Study finds air pollution linked to risk of premature death
- A new international study by researchers from Monash University and abroad have found that air pollution is linked to increased cardiovascular and respiratory death rates.
- The study is the largest of its kind to investigate the short-term impacts of air pollution on death, conducted over a 30-year period.
- The study analysed data on air pollution and mortality in 24 countries and regions, with concentrations of air pollution in Australia lower than in other countries due to lower population density and less emissions from industry and traffic sources.
Exposure to toxic air pollutants is linked to increased cardiovascular and respiratory death rates, according to a new, international study by researchers from Monash University and abroad.
The study analysed data on air pollution and mortality in 652 cities across 24 countries and regions, and found increases in total deaths are linked to exposure to inhalable particles (PM10) and fine particles (PM2.5) emitted from fires or formed through atmospheric chemical transformation.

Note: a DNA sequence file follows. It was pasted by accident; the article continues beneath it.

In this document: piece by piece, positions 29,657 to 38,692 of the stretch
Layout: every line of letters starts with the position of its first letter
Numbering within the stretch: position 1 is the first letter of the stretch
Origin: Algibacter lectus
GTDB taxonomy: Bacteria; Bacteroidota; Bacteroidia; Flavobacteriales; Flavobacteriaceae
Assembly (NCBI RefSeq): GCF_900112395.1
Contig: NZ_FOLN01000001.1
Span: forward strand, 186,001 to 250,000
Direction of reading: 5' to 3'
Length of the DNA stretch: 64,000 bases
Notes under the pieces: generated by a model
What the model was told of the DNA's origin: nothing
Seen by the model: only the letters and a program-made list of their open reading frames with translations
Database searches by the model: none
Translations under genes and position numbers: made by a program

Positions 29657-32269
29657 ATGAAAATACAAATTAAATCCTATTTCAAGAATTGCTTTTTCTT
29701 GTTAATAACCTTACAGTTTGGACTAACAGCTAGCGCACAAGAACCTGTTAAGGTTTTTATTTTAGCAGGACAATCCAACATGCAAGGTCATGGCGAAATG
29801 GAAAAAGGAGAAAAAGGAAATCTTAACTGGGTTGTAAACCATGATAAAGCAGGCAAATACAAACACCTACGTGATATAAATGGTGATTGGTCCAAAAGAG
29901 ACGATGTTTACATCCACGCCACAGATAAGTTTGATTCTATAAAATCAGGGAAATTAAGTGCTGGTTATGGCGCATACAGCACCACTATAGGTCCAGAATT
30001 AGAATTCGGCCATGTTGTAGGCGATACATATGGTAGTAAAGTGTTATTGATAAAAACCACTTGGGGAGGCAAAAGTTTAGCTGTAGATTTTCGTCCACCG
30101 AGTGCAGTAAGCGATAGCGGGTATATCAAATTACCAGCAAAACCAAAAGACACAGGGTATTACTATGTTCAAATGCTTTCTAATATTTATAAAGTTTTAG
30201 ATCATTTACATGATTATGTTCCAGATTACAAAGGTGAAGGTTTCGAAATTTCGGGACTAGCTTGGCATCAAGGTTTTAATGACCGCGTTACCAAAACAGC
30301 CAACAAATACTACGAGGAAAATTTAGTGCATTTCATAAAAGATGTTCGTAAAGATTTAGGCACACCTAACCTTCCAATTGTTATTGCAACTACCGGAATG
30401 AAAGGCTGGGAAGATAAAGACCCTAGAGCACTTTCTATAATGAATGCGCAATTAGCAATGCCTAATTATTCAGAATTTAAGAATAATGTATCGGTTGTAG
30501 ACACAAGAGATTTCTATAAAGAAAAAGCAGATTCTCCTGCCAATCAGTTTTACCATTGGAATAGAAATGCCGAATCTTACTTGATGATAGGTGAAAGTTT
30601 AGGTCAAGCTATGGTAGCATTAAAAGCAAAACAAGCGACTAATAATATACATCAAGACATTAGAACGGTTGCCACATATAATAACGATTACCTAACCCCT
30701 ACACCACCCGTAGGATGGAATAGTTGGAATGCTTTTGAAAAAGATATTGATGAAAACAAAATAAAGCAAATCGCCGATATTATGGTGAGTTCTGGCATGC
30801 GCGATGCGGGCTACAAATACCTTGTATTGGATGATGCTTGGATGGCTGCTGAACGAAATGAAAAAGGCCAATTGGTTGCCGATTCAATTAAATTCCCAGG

Published today in the New England Journal of Medicine, it’s the largest international study to investigate the short-term impacts of air pollution on death, conducted over a 30-year period.
Associate Professor Yuming Guo from Monash University’s School of Public Health and Preventive Medicine, said as there’s no threshold for the association between particulate matter (PM) and mortality, even low levels of air pollution can increase the risk of death.
“The adverse health effects of short-term exposure to air pollution have been well documented, and known to raise public health concerns of its toxicity and widespread exposure,” Professor Guo said.
“The smaller the airborne particles, the more easily they can penetrate deep into the lungs and absorb more toxic components causing death.
“Though concentrations of air pollution in Australia are lower than in other countries, the study found that Australians are more sensitive to particulate matter air pollution and cannot effectively resist its adverse impacts. This may be attributed to Australians’ physiological functions having adapted to living in areas with low levels of particulate matter air pollution.
“Given the extensive evidence on their health impacts, PM10 and PM2.5 are regulated through the World Health Organisation (WHO) Air Quality Guidelines and standards in major countries, however Australians should pay more attention to the sudden increase in air pollution,” Professor Guo said.
The results are comparable to previous findings in other multi-city and multi-country studies, and suggest that the levels of particulate matter below the current air quality guidelines and standards are still hazardous to public health.
For more information about the School of Public Health and Preventive Medicine, please visit monash.edu/medicine/sphpm.